Dehydration can also make you more prone to infection. Colds and flus can enter the body through your eyes, nose and mouth. “Those conduits of entry, which are called the mucosal surfaces of the body, have to be rich in fluids,” Philip Tierno, a professor of microbiology and pathology at NYU School of Medicine noted in an interview with Vice. “They need to be moist to have optimal operation to protect you from getting ill.”
Adding or oral rehydration solutions, like SOS, in order to replenish electrolytes will help you rehydrate too.
Good news if you suffer from bladder infections and urinary tract infections (UTIs), staying hydrated could cut your chance of reinfection by almost half. A US study of women with a history of bladder infections found that drinking an extra 1.5 litres of water a day, reduced the number of repeat infections they suffered by 48%. It’s a similar story for UTIs like cystitis, with another trial finding reductions of 47%.
Good hydration can help you ward off kidney stones, a build up of crystals formed by waste products in the blood.
Stones are formed when your urine is too concentrated, usually owing to dehydration. Your body will try to pass these out when you pee, which can cause severe discomfort. Drinking more fluids helps dilute the crystal-forming substances, including calcium and minerals, so stones are much less likely to form.
We all get headaches from time to time, but before you reach for the painkillers, try drinking some H2O. Dehydration is a common cause of headaches and drinking fluids can help relieve the symptoms and intensity.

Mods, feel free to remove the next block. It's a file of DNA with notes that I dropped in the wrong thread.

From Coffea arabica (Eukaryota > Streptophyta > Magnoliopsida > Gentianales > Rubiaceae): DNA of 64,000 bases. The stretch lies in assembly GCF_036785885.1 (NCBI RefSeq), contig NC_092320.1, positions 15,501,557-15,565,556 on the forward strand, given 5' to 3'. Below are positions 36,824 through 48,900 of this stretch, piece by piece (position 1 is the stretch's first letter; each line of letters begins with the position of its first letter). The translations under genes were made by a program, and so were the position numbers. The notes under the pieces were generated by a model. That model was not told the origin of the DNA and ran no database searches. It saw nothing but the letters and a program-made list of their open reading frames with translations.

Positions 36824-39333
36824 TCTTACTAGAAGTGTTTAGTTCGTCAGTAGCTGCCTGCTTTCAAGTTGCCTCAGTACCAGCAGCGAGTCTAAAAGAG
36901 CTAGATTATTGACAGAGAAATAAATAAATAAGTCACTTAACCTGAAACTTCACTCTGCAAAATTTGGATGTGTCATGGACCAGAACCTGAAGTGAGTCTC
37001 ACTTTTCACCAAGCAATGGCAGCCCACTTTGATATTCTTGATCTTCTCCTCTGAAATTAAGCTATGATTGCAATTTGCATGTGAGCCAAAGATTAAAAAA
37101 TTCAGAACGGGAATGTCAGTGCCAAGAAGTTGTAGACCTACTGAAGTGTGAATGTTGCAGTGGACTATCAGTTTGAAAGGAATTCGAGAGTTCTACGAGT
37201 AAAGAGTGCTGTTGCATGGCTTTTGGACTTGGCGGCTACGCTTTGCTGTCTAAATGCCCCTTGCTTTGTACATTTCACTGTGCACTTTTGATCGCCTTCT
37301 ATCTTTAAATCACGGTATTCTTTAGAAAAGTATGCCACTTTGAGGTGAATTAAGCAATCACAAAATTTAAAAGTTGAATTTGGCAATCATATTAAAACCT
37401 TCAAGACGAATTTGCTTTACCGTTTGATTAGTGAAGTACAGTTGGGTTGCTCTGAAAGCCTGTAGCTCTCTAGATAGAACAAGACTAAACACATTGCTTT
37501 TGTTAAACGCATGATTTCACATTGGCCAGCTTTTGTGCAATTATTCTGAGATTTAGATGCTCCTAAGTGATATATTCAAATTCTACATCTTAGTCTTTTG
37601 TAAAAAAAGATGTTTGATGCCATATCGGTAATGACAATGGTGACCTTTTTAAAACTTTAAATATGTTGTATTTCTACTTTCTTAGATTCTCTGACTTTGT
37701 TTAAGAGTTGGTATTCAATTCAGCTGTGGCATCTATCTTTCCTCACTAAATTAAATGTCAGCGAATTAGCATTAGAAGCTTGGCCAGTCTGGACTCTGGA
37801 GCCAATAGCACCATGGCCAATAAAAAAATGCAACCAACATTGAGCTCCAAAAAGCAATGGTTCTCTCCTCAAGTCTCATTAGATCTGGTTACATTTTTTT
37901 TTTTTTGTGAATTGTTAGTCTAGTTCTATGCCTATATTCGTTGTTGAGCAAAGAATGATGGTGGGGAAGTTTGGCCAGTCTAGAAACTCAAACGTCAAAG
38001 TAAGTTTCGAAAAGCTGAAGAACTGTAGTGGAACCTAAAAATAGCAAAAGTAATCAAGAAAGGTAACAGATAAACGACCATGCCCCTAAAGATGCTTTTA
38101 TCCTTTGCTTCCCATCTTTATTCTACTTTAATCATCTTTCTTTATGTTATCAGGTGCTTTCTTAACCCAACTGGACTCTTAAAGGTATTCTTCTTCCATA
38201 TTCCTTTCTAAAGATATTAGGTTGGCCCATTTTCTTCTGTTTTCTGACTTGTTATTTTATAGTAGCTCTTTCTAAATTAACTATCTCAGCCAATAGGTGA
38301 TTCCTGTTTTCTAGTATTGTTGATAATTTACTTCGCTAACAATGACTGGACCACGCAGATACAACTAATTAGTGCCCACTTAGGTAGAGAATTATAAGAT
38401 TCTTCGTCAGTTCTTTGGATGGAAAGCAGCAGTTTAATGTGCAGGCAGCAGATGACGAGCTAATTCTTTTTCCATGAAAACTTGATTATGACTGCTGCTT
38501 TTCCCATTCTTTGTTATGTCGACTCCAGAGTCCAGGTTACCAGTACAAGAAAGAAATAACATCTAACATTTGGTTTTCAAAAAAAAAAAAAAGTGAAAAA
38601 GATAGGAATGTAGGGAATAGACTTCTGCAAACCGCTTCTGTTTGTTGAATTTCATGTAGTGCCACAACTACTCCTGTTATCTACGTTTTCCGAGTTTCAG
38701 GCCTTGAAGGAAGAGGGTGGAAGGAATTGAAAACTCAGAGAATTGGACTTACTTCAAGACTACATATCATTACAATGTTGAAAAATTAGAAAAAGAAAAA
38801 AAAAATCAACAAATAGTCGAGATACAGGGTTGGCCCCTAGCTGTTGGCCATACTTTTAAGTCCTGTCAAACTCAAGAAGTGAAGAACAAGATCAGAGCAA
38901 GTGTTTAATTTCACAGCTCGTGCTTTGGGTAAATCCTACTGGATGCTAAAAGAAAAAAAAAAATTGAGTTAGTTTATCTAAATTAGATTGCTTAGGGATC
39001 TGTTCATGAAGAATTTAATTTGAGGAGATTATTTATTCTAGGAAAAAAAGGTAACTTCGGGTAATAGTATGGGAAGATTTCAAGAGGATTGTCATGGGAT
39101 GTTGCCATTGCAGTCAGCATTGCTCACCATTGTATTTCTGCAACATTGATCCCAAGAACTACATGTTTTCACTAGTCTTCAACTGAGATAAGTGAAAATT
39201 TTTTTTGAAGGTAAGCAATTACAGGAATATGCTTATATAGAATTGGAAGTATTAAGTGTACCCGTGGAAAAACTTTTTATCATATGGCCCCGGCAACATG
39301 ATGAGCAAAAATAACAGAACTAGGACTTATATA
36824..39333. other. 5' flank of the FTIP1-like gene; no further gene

Water might help banish hangovers, too. Alcohol is a diuretic, meaning you urinate more when you drink it. Many of the symptoms of a hangover, like a dry mouth, thirst and headache, are actually caused by dehydration. While taking on fluids isn’t going to eliminate your hangover completely (sorry), it can help alleviate some of those unwanted side effects.
Keep some SOS Hydration in a glass of water next to your bed so you can rehydrate, replace electrolytes and tackle that dry mouth as soon as you wake up.
If you struggle to sleep and feel rubbish the next day, something as simple as upping your water intake could help you through the day.
A recent study by Penn State University in Pennsylvania monitored the sleeping habits of more than 20,000 people. It found those who slept for only six hours a night were more dehydrated than those who slept for the recommended eight hours.
Scientists linked this to a hormone called vasopressin, which helps regulate the body’s hydration status. If you only sleep for six hours, you may miss the point in the sleep cycle when more of the hormone is released, so you wake up dehydrated with all the symptoms that entails like feeling drowsy, irritable and having trouble concentrating.
The study’s lead author Asher Rosinger has a simple solution to combat fatigue. “If you’re not getting enough sleep, and you feel bad or tired the next day, drink extra water,” he says.